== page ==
Thursday, 12 January 2012

Blue Velvet (1986)

 Fig 1: Cover

                                                                                     Fig 2: All's well in suburbia
During the first sequence of Blue Velvet, we see a fireman waving at the camera, a policeman helping a group of children cross the street and we hear the lively chirps of birds in the backghround. This scene is almost like a dream of a perfect subhurban environment. We then see what truely lies beneath this tacky, artificial estate: crawling and scurrying insects in the undergrowth. This is the opening which sets the heart of the film on the audience tells us that beneath things that are beautiful, there can can lie things which horror us. Jaime N. Christley mentions on her review: “Cut and dried, Blue Velvet rolls together Lynch's two diametrically opposed, but indivisible, views of American life: One is the "white picket fences" façade, the other its grimy, badly infected underbelly.” Christley and the film explain that the suburbs, a place often depicted as a utopian place where everything is perfect, are not all they seem. Lynch uses this concept to unnerve the audience and to great effect.

In comes the main character, called Jeffery, who finds a dead, rotten human ear in the undergrowth. Being the good boy that he is, he takes it to the police station and recalls the events with J.D. Williams, a detective. He requests that he isn't to tell his discovery to anyone.
                      Fig 3: Sandy and Jeffery 
Later on in the film, he meets with a girl from college named Sandy who peaks Jeffery's natural curiosity when she mentions a woman who is significant enough to provoke the police to put her under investigation from afar. Jeffery makes the decision to spy on her. Dorothy, the woman under surveilance, works as a singer for the 'Slow Club', an isolated club near the edge of their town.
                                                                                                                 Fig 4: Dorothy
Much like other films of Blue Velvet's nature, the film depicts the metamorphosis to adulthood via rituals not familiar to us. In the film, the transformation to adulthood is participated in by Dorothy and there are no chains to hold her back.

What makes Blue Velvet unique is its use of lighting, visuals and its constant, shifting atmosphere. The year in which the film is set is apparently nonexistant as it continuously merges different time periods into one, visually stimulating soup, mentioned by Kevin Carr when talking about the visuals of David Lnch “Lynch shows us a bizarre mix of culture, fashion and techniques. The viewer is never 100% aware of when this is happening. It could be the 80s. It could be the 50s.” (Carr, <No Date>) Visually, the film is believable, yet so surreal at the same time. It constantly throws dream-like settings at the audience, yet somehow manages to keep them within the realm of reality. Take the scenes where blood is shown in a close-up view. At the same time we hear the strange audio of the very cells squirming and squishing around. The film is reminiscent of a nightmare.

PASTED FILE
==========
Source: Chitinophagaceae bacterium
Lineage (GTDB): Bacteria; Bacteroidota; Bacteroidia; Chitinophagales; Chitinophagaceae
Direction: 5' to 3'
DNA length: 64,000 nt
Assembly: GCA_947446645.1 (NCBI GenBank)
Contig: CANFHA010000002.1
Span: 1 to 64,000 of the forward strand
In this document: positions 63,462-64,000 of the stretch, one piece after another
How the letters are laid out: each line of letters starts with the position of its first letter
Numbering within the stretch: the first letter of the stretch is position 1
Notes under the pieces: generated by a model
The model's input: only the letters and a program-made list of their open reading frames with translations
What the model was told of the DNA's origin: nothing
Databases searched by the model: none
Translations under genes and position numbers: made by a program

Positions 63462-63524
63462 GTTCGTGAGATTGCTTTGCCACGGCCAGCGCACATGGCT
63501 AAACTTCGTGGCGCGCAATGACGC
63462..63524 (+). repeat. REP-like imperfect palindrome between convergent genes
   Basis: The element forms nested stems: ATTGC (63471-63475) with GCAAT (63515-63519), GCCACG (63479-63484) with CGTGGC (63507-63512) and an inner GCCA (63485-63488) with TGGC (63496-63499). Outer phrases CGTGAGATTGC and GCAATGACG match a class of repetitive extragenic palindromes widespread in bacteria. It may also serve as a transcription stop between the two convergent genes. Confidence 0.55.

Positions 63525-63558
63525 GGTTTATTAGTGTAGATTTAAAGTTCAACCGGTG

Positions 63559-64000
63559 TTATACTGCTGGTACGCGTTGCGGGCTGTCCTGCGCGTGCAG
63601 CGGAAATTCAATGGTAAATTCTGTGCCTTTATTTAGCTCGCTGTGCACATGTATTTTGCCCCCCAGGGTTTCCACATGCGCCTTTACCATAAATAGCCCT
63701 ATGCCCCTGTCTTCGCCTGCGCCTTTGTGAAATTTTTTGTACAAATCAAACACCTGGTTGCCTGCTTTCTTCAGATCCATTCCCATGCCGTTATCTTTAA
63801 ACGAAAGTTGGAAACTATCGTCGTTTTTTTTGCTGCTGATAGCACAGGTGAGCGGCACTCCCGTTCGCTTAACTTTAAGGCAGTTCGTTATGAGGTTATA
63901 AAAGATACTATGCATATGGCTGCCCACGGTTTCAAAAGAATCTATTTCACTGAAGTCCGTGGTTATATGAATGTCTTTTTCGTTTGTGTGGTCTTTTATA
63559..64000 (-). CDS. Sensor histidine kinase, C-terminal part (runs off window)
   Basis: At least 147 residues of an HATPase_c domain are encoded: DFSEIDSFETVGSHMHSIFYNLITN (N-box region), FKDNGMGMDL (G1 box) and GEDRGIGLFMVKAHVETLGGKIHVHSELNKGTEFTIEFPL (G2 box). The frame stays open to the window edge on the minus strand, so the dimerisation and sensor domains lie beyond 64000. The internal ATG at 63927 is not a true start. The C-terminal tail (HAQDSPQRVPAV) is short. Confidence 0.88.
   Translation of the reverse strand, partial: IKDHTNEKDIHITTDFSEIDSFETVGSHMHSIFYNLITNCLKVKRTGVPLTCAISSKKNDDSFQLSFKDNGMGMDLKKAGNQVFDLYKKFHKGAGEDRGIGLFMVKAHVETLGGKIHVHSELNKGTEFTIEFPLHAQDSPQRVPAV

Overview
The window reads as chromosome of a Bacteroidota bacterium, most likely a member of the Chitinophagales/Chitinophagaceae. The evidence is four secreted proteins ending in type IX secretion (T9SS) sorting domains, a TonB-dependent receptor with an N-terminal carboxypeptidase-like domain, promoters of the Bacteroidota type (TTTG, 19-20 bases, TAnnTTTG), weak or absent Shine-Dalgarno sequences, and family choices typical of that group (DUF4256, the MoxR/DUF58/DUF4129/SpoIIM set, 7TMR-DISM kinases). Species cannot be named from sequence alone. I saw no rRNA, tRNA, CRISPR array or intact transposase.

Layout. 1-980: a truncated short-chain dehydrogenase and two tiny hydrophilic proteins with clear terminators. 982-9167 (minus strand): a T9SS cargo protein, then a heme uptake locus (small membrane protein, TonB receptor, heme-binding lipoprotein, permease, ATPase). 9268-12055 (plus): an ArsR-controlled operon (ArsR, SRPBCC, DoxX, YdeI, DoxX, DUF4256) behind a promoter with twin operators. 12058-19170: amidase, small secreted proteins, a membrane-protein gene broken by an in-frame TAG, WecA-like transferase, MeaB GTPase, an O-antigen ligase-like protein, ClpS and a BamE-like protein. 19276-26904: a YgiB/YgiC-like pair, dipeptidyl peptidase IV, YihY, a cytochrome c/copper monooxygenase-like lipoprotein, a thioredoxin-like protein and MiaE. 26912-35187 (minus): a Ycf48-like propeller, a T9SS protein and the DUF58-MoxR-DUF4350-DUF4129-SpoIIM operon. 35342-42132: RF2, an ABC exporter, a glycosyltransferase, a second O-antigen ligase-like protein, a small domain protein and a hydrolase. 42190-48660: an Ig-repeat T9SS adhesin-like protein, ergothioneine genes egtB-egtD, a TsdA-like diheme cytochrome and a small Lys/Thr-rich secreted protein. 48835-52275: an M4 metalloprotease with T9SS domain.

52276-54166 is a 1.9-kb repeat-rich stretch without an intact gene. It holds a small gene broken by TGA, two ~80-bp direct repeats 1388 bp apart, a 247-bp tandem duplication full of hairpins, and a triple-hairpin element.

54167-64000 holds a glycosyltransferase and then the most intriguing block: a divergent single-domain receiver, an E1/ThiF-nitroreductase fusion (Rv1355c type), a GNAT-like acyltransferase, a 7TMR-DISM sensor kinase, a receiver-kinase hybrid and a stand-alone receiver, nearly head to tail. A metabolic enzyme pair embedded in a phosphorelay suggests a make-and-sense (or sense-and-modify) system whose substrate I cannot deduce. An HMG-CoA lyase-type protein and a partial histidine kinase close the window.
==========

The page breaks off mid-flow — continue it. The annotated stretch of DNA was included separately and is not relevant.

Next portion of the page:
Fig5: The abusive lover
Blue Velvet's outlook on the word is like as if it were viewed through the eyes and mind of a child and might be intentional since the main character is in his innocent adolescence years. Jaime Russell mentions in his own review that “Jeffrey and Sandy are babes in the woods who stumble into the very adult world of nightclub singer Dorothy (Rossellini) and her torturer-lover Frank (Hopper) - the big bad wolf in this Grimm fairy tale.” (Russell, 2001) He compares them to babies in this big, adult world which is quite accurate indeed. Jeffery doesn't quite know what to make of the display of sexual brutality from Frank against Dorothy as he hides in her closet; his virgin mind cannot cope with it.
As if in opposition, the apparency of Sandy's adolescence is much greater. Despite being younger than the main character, Sandy is still in view of the world being either good or evil. The film creates her to be the embodiment of childlike naivety.
Like many types of films like Blue Velvet before it, the film doesn't make it clear what the moral is. Crime and drugs lord over the town, yet authority in the police is apparent, too, but are corrupt through the Detective. Even at the end of the film, the viewers are not given any closure as to whether the crime and corruption are resolved.



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